Minnesota Soybean Business

Laying down the law: MSGA uses court system to advocate

March-April 2023

MSGA has had a proactive, constant presence in legislative and regulatory arenas since its creation 61 years ago. Our farmer-leaders have led the charge on passing legislation to help farmers, along with stopping legislation that would harm their operations.

MSGA also makes sure the voice of Minnesota’s 27,000 soybean farmers is heard during rulemaking processes.

Unfortunately, the Minnesota Administrative Procedures Act and the Federal Administrative Procedures Act stack the deck heavily in the regulatory agencies’ favor. This means many times, even though there are legitimate concerns raised by MSGA, farmers’ concerns are minimized and ignored by regulatory agencies. Once a regulatory agency denies a contested case hearing and essentially rules in its own favor, options are severely limited as to what can be done. In most cases, the only option is to sue the agency in court.


MSGA’s advocacy efforts are funded largely in part by our members and industry supporters. In accordance with the Soybean Act and Order that created the federal soybean checkoff, zero checkoff dollars can be used to influence units of government. As anyone with a passing knowledge of TV law dramas knows, lawsuits are expensive and drawn out. While MSGA has been making strategic investments trying to build a bank account to fund court activities, our budget falls far short of being able to enter lawsuits challenging agency action.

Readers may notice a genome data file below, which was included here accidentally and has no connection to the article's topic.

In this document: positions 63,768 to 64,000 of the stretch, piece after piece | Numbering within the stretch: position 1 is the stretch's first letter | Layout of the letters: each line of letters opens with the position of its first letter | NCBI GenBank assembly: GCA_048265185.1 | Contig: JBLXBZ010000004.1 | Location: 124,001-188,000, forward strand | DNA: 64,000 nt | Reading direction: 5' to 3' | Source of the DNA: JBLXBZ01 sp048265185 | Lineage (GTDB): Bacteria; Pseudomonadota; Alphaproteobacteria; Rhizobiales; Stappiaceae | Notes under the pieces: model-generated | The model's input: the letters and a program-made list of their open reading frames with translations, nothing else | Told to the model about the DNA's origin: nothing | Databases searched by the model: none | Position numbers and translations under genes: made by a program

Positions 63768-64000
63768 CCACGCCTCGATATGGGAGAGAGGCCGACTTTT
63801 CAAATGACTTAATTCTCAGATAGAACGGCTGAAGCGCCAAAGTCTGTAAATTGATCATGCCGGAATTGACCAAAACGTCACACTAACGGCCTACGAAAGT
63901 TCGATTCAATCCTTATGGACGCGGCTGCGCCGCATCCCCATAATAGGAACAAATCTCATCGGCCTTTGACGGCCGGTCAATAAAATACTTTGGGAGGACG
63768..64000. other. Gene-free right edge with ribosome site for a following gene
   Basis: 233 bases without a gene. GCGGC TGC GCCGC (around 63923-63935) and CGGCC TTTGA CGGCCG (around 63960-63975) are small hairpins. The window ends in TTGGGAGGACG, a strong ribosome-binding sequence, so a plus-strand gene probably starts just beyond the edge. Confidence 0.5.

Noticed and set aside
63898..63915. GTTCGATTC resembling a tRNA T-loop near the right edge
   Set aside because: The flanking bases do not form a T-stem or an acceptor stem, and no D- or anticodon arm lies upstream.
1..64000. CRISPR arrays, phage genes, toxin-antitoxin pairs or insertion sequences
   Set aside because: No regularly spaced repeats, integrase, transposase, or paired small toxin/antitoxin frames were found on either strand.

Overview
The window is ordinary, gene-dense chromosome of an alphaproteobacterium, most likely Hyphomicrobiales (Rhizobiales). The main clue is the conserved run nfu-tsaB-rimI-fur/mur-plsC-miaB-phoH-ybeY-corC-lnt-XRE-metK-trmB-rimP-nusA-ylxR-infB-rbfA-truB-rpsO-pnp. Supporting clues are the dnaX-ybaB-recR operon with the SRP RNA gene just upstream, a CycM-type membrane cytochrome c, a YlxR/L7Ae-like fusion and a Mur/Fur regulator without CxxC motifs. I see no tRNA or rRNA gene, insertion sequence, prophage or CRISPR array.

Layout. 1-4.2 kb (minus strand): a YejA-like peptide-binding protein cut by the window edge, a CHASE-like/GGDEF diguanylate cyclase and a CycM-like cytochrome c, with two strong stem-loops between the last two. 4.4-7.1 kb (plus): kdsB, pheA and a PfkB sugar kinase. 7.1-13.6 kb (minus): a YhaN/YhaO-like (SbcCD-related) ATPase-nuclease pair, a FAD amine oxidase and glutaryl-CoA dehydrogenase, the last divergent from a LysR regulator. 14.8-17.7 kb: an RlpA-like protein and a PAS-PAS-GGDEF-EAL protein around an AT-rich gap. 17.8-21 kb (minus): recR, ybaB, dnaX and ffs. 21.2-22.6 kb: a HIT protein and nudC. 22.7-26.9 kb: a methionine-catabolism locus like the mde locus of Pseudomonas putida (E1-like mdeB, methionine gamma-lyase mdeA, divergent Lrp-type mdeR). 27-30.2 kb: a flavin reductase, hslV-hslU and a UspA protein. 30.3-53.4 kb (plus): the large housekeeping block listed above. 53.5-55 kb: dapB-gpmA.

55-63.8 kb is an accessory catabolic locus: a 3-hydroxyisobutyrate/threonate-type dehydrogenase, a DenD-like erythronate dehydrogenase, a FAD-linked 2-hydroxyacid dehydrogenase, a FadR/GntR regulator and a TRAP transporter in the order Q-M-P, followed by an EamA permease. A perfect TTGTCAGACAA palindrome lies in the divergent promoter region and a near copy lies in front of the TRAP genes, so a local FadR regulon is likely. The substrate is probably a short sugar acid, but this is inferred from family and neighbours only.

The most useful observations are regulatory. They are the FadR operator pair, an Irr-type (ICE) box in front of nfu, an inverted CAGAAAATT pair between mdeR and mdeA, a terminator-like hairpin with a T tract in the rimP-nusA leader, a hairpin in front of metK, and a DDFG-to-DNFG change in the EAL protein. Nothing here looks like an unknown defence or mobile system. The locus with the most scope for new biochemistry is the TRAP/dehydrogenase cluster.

Joe Smentek is executive director of the Minnesota Soybean Growers Association and an environmental attorney. He can be reached at jsmentek@mnsoybean.com.

Fortunately, MSGA has found some key partners willing to help us challenge actions of regulatory agencies in the past year. MSGA joined with Gharda Chemicals, the American Soybean Growers Association, U.S. Sugarbeet Association and a collection of state sugarbeet and soybean associations to challenge EPA’s actions against the use of chlorpyrifos. This action is moving its way through the necessary procedures under the Federal Administrative Procedures Act. We are arguing that EPA’s actions completely eliminating tolerances for chlorpyrifos go against EPA’s own scientific findings that there are safe uses for the chemistry.

Locking arms

MSGA also found partners with much deeper pockets to challenge the EPA’s actions on tailpipe emissions on vehicles. In suits challenging the tailpipe emission standards for light duty and heavy duty vehicles, we joined other liquid fuel companies in arguing that the standards improperly force companies to incorporate electric vehicles into their car lines in order to meet these standards and that the rules laid out frustrate the purpose of federal statutes such as the Renewable Fuel Standard. These same partners are helping MSGA join litigation that challenges the reinstatement of the California waiver under the Clean Air Act.

Finally, MSGA is working with other groups to challenge rules passed by the MPCA in state that force adoption of electric cars. Recent Supreme Court cases cast doubt on the validity of these rules, and we will be working to make sure the proper precedents are followed.

Thankfully, in these cases we found partners with substantial financial resources. That will not always be the case. As more and more advocating takes place in the state and federal courts, membership in MSGA matters more than ever to make sure we stand up and speak out for soy farmers wherever we need to secure more policy and regulatory wins.


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